Haggling, back channels and a midnight deal
Protesters in Tel Aviv demonstrating against the unity agreement
Benjamin Netanyahu and Shaul Mofaz's closest political advisers spent last weekend putting together teams to fight an election campaign over the coming summer - at the same time as they were fleshing out a deal to form a national-unity coalition.
While the two leaders were receiving updates on the talks - which included an agreement to postpone elections by over a year - they continued to behave as if in campaign mode, attacking each other from podiums.
Mr Mofaz, the Kadima leader, was the least interested in early elections. Only a month earlier he had finally wrested the leadership from Tzipi Livni; he wanted time to establish control of the party and build his public image.
Mr Mofaz outwardly showed confidence that he could win early elections.However, in closed meetings he admitted that a four-month campaign would be too short to close the gap.
Initial, back-channel contact was made by Lior Horev, a former strategic consultant for Kadima and, before that, Ariel Sharon's political adviser.
Mr Horev contacted Natan Eshel, a former Likud chief-of-staff who was forced to resign two months ago following allegations that he harassed an employee in the Prime Minister's Office.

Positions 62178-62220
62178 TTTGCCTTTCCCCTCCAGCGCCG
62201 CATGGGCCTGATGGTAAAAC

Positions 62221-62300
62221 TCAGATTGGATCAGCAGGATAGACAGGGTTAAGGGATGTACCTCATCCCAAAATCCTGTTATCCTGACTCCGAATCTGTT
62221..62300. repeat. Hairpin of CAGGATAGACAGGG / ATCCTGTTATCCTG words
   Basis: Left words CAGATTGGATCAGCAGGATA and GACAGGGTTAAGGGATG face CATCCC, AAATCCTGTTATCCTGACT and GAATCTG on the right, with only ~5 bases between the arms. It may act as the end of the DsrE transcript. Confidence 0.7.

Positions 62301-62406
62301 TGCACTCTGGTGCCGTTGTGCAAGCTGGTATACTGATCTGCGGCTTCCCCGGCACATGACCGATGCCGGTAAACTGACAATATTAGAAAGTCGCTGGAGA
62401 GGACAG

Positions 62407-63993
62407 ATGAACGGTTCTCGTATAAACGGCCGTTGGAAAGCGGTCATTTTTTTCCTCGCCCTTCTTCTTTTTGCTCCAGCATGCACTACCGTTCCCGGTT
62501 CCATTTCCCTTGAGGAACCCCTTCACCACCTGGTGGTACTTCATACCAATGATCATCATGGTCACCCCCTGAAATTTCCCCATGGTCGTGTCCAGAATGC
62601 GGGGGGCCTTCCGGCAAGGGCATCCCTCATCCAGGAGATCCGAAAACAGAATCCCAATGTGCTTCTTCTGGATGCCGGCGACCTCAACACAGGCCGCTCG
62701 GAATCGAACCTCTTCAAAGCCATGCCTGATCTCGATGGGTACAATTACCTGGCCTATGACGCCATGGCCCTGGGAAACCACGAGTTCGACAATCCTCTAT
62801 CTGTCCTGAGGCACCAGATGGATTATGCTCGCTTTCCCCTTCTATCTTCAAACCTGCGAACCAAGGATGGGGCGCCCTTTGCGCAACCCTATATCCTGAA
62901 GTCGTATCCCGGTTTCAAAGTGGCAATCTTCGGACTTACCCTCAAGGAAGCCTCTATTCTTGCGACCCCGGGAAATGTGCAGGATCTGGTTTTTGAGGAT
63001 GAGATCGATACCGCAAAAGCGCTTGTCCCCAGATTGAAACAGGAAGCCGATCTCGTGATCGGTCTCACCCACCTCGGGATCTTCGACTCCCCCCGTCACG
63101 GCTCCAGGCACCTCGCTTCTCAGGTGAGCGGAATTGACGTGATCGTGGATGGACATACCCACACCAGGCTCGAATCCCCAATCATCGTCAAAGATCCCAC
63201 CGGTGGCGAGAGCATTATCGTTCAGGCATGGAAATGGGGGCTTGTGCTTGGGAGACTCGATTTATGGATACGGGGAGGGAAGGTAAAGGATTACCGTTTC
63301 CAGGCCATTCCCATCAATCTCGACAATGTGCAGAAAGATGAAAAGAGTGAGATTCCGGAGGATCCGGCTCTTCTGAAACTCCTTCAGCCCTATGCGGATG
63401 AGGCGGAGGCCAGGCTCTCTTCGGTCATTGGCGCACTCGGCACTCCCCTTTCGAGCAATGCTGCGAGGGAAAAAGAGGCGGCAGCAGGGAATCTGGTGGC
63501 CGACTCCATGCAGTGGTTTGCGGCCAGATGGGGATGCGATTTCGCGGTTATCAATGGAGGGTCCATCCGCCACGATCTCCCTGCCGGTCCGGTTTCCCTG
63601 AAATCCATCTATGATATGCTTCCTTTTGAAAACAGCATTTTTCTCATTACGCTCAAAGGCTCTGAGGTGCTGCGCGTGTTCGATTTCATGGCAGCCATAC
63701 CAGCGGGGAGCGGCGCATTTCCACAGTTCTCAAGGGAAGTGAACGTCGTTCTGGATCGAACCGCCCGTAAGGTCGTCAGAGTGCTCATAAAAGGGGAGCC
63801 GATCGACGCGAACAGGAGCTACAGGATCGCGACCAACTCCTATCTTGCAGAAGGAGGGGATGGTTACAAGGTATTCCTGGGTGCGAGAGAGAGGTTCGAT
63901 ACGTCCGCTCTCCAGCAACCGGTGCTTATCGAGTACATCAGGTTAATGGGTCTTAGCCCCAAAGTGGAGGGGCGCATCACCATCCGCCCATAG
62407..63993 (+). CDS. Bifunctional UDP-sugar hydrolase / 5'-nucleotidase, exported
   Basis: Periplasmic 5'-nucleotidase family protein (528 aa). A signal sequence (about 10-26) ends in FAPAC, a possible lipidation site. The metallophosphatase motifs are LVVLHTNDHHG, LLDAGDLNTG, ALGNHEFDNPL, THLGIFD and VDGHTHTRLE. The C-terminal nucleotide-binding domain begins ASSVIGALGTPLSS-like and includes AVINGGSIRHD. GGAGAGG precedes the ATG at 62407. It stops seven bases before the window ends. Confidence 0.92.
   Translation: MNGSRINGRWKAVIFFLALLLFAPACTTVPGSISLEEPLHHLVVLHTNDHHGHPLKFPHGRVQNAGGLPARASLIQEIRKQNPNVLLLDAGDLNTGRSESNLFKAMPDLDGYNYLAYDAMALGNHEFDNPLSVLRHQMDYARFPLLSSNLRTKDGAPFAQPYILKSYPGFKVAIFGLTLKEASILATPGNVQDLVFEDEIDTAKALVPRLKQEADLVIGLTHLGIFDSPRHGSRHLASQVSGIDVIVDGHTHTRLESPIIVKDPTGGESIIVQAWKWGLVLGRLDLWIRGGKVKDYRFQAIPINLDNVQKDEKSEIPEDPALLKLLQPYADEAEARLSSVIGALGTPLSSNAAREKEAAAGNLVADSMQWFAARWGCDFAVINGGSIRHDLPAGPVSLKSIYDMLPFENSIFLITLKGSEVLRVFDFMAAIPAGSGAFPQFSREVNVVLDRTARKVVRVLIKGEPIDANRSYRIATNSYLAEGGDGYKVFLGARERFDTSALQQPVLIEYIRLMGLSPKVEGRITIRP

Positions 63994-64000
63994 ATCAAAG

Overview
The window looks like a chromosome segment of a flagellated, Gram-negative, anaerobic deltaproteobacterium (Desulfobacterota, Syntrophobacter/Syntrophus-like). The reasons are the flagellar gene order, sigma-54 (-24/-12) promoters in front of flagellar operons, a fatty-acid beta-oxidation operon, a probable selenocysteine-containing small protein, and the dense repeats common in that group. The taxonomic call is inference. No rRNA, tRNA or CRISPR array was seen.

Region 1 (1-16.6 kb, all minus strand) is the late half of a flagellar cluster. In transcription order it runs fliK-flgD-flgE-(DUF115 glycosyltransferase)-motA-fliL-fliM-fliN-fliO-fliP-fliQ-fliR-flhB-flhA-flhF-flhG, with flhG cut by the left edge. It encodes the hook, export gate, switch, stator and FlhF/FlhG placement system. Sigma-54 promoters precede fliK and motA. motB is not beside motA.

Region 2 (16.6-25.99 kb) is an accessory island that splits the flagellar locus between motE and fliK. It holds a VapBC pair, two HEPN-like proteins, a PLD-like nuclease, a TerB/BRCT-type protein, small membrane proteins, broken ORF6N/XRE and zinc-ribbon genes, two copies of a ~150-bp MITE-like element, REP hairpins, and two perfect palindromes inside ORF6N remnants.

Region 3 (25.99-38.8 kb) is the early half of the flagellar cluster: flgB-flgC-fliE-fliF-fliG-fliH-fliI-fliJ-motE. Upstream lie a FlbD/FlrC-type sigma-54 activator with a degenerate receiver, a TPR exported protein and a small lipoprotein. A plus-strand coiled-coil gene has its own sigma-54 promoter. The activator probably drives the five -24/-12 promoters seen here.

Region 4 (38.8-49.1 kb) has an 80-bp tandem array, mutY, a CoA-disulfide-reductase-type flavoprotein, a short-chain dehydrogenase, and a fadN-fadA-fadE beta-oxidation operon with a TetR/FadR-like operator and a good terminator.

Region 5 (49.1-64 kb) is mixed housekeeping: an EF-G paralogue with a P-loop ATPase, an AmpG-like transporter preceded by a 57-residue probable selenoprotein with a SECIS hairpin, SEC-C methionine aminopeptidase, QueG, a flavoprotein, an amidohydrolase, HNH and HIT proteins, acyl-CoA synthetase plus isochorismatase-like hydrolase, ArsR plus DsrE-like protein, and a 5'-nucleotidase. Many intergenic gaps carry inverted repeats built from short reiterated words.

The secret discussions began last week, while Mr Netanyahu was sitting shivah following his father's death. Mr Eshel arrived every day to update him.
Mr Netanyahu was initially suspicious, and Defence Minister Ehud Barak was brought in by Mr Eshel to try to convince him. The polls were predicting failure for Mr Barak's Atzmaut party and the Likud membership is against adding him to the party's list.
What finally convinced the Prime Minister was the stormy reception he received on Sunday at the Likud Central Committee, which was dominated by far-right party delegates. "Bibi wants some time to get his house in order," said a Likud member. "With this committee he will be stuck with a crazy list in the next Knesset."
The leaders of the coalition's other main parties, Avigdor Lieberman and Eli Yishai, were also brought in to agree to the expansion. Despite Mr Mofaz not being given a specific ministerial brief, there is a quiet understanding that if and when Mr Lieberman is indicted on charges of money-laundering, as is expected to happen within three months, he will resign and Mr Mofaz will become foreign minister.
On Monday, just before midnight, as the final touches were being added to the agreement, MKs were preparing to vote on dispersing the Knesset before the elections.
Suddenly, a few Kadima MKs began using delaying tactics. In a few minutes, the secret was out.
Mr Mofaz met Mr Netanyahu at the Prime Minister's residence in Balfour Street and the agreement was signed.